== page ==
BlackBerry to release cheap Android smartphones in emerging economies

BlackBerry to release cheap Android smartphones in emerging economies
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Blackberry is getting confused on what to do next following their downfall in the mobile world.
According to reports, one handset, nicknamed “Prague”, would be a relatively low-end market device targeting emerging economies.
It would launch around August and could have specs similar to the BlackBerry Z3. If so, it would have a dual-core processor, a 5-inch display but no physical keyboard.

A second handset, nicknamed “Venice”, would be a high-end device, possibly with a curved display. A handset displayed at Mobile World Congress, Barcelona, had a slide-out keyboard. It could launch in November, maybe sooner.
BlackBerry, while describing reports as rumour, has not un­equivocally denied them, further fuelling speculation. “We don’t comment on rumours and speculation, but we remain committed to the BlackBerry 10 operating system, which provides security and productivity benefits that are unmatched,” a BlackBerry spokesman told The Australian.
BlackBerry-enthusiast website Crackberry.com published a poll that found a majority of current BlackBerry users wouldn’t buy an Android-based Black­Berry.
Nothing is certain in the world of smartphones — especially for BlackBerry, which put much effort into recent handsets such as the square Passport.
The problem for BlackBerry is that while phones like the Passport are quality handsets, consumers using Apple’s iOS and Android are increasingly unfamiliar with the BlackBerry operating system, given the company holds less than 1 per cent of the smartphone market.
BlackBerry 10 is a well-crafted operating system that extensively and cleverly uses gestures for control and navigation, but it is a new operating system to learn for those outside its ecosphere.
Another problem has been a lack of many of the apps users are familiar with on Apple and Android devices.
But it’s something BlackBerry has worked on.
In February last year, it became possible to run Android apps on BlackBerry 10 devices via a software update. A second OS update added apps and games through the Amazon app store.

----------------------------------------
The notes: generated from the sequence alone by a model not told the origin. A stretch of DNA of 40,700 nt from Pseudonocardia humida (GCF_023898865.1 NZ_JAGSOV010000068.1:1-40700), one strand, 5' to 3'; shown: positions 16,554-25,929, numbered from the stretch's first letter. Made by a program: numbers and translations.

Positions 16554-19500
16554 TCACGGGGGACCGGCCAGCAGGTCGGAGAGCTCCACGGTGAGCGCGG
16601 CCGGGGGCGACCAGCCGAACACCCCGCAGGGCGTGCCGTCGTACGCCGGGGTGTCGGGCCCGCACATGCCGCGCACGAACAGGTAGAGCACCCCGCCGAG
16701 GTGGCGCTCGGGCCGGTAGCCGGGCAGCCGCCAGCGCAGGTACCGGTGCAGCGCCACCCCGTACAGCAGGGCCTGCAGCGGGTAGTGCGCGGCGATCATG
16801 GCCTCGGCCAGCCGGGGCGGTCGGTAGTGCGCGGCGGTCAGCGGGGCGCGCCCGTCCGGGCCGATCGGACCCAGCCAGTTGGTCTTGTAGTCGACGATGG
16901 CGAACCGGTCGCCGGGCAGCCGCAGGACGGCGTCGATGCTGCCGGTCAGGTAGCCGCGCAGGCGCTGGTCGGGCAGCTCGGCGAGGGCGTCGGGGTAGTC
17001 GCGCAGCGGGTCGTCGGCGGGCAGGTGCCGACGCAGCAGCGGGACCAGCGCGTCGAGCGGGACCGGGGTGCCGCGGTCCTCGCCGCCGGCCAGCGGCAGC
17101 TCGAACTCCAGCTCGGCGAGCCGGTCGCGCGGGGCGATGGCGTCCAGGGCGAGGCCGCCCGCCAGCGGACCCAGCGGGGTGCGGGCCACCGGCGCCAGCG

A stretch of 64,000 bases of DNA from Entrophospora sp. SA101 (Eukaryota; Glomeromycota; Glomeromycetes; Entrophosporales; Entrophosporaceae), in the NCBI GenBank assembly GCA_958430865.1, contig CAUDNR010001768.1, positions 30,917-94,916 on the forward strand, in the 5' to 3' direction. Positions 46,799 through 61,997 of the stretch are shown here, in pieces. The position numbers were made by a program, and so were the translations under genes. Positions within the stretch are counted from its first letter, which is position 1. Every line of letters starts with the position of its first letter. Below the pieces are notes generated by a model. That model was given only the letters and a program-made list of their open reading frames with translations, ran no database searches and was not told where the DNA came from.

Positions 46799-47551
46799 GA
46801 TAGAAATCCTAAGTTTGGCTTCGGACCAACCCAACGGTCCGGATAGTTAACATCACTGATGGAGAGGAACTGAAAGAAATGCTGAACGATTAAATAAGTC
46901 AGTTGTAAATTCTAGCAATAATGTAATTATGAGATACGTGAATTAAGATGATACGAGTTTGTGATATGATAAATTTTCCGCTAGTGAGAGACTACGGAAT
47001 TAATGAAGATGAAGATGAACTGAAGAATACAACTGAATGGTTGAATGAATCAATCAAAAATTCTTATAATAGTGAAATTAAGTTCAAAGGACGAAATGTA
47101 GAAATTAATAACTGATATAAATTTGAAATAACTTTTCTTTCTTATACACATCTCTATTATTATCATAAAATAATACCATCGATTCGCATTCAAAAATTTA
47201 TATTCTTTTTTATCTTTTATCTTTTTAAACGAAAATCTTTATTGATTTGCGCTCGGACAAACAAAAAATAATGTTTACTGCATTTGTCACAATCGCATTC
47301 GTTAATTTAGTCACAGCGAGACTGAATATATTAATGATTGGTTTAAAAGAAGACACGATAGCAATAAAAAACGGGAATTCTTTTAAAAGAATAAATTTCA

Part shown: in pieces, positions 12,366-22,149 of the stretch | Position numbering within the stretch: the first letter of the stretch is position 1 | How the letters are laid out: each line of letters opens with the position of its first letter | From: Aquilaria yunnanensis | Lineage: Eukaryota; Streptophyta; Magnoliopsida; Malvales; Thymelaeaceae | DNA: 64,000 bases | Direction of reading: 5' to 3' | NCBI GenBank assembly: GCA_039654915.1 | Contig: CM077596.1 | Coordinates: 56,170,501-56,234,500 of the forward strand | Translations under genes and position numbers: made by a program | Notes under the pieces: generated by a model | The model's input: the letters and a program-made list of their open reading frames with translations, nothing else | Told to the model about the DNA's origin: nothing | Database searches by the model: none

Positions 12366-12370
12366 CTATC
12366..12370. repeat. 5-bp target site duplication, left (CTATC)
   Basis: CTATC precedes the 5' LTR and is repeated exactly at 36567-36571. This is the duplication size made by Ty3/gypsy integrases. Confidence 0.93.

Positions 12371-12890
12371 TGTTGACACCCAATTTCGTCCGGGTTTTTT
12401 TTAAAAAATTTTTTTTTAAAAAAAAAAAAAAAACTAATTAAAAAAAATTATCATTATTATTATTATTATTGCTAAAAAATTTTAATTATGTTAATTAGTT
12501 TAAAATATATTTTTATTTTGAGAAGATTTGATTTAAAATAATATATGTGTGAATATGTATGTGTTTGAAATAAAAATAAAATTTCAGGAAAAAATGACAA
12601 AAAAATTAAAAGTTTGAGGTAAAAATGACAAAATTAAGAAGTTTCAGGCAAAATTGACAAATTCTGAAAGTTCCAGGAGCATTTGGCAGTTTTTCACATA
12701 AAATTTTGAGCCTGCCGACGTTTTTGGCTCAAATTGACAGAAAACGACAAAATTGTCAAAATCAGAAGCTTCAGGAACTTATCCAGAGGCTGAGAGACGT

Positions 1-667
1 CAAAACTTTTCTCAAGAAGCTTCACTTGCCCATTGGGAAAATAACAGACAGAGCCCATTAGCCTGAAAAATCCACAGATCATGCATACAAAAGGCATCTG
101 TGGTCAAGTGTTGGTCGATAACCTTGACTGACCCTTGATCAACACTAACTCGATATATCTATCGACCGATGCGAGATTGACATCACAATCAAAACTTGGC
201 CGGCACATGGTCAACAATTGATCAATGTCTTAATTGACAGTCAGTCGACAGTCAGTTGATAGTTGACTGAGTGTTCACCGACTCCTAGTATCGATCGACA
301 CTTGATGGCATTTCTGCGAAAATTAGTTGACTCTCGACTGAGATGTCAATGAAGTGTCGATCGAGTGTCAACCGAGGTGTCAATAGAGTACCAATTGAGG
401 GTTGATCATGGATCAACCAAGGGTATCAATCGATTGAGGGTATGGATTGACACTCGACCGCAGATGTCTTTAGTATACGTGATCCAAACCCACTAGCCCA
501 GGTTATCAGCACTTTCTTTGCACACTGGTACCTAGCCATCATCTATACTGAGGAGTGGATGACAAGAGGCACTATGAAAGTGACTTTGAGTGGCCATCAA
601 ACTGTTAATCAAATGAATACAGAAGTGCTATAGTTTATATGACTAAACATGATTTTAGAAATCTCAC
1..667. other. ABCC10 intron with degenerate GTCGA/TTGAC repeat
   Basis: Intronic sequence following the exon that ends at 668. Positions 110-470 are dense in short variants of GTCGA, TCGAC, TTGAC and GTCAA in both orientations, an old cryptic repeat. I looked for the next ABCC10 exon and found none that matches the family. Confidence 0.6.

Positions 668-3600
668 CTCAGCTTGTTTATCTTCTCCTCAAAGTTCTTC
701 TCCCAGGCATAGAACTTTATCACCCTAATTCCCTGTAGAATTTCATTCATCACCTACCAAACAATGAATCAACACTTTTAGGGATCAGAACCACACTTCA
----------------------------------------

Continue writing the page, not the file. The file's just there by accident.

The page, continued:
The Android speculation comes as the Canadian handset maker prepares to release its first quarter 2015 results and holds its annual general meeting early this week. Analysts predict a loss on revenue of nearly $US700m ($900m) which will put it under more pressure. BlackBerry has already completed a restructure, cutting 4500 staff.
If the Android rumours are true, BlackBerry may find a market among Apple and Android consumers who like a physical keyboard. If they’re familiar with Android already, the jump to an Android BlackBerry won’t be hard.
An Android BlackBerry could still boast great software features such as its integrated email app, BlackBerry Messenger and proprietary security — as well as that keyboard.
But profit margins in the Android market are small due intense competition. Still, Black­Berry is in with a chance at the lower end, which is still expanding.
Given its ongoing losses, any new handsets later this year will be the last chance for BlackBerry in smartphones. The company still has BlackBerry Enterprise Server 12, its device management business.
BlackBerry has also been the subject of takeover rumours, with reports last week that China’s Lenovo may be interested.
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